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Community Perspective

Medicaid waiver helps Alaska’s behavioral health system

After several years of development and negotiation, the Alaska Department of Health and Social Services is rolling out a comprehensive solution to address the problems of mental health and addiction and substance misuse problems in Alaska. The vision of providing Alaskans with a comprehensive suite of cost-effective, high-quality behavioral health services will be realized through the Behavioral Health 1115 Waiver Demonstration Project. The 1115 waiver will ensure access to the right services, at the right time, in the right setting.

Section 1115 Medicaid Demonstration Project waivers allow states to waive standard Medicaid methods to instead use innovative and customized strategies to better meet the needs of their particular state.

Why does Alaska need an 1115 waiver? One way to picture this redesign is by imagining a home that was built many generations ago. As the family grows and changes, additions are built and old rooms repurposed as new needs arise — some unexpected and difficult to accommodate. Over time, the layout becomes awkward and cumbersome. Eventually, it makes more sense to use resources to thoughtfully design a new building rather than continually play catch-up with expensive renovations.

Similarly, Alaska’s current system for addressing the substance abuse and psychiatric care crisis has not been able to fully meet the challenges presented. There are currently not enough community psychiatric beds and residential substance use disorder treatment programs in Alaska. This puts a heavy burden on hospitals in urban areas and limits the options available to Alaskans who are seeking much-needed behavioral health services in their communities.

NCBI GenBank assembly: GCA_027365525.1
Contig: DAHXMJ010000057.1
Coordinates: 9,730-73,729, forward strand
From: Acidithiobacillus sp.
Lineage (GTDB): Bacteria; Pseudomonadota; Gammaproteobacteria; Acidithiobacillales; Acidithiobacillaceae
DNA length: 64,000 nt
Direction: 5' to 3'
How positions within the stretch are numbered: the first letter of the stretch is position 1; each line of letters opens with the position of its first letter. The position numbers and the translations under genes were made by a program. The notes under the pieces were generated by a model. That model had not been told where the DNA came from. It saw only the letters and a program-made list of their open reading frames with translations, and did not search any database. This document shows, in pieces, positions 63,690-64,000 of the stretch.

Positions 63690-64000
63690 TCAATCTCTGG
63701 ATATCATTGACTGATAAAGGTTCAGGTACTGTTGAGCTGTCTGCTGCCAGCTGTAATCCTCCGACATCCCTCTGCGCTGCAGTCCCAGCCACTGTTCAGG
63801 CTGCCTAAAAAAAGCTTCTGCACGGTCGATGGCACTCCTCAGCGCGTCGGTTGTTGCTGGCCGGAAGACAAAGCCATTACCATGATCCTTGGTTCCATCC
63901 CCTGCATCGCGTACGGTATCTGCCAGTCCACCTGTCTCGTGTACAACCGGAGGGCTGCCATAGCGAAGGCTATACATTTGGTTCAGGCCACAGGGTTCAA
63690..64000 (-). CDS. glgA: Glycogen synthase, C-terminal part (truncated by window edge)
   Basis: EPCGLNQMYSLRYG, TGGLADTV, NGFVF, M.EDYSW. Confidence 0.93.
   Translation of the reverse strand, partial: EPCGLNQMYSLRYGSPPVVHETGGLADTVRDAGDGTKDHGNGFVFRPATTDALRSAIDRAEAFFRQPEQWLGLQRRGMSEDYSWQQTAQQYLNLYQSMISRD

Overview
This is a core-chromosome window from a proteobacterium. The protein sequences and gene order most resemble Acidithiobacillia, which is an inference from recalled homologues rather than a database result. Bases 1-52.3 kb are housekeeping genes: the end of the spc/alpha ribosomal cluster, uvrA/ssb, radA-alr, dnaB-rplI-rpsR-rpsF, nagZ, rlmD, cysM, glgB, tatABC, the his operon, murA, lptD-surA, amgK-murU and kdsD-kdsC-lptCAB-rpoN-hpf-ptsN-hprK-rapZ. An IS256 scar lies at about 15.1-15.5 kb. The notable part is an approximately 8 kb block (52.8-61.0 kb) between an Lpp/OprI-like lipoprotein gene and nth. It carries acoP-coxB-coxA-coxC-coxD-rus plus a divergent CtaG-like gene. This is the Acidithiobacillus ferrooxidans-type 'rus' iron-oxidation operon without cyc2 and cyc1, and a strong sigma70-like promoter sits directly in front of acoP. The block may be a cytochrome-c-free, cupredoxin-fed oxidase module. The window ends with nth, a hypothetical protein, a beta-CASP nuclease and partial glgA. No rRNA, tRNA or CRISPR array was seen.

Opportunities to provide supports earlier in the lives of at-risk children and adults are often missed due to a lack of robust local or regional behavioral health services. Many Alaskans are not able to get the appropriate level of behavioral health treatment until their need reaches the crisis stage. Additionally, this waiver is designed to provide support services to help people live stable lives and meet basic needs such as supported housing and employment to assist them in accessing and staying in housing.

The 1115 waiver will establish a network of services at the community and regional level to reduce the need for high-cost, crisis-driven and urban-based emergency, acute and residential care. By having an 1115 waiver in place, Alaska can offer more and different choices that will generate not only greater cost savings but also provide more options that will aid Alaskans battling addiction. It will also decrease the burden on psychiatric hospitals and emergency departments in the state, including the Alaska Psychiatric Institute.

These changes will go a long way toward rebalancing Alaska’s behavioral health system and providing a full continuum of care for individuals with substance use disorders and mental illnesses, including those experiencing homelessness. This will be accomplished through greater access to community-based treatment options and local resources that help support recovery, health and wellness.

Alaska will finally have a system custom-tailored to its unique strengths and challenges. And the 1115 waiver is a key part of the long-term solution for changing the health care system in Alaska and providing safe communities to our fellow Alaskans.

Adam Crum is commissioner of the Alaska Department of Health and Social Services. Albert Wall is the department’s deputy commissioner of family, community and integrated services.

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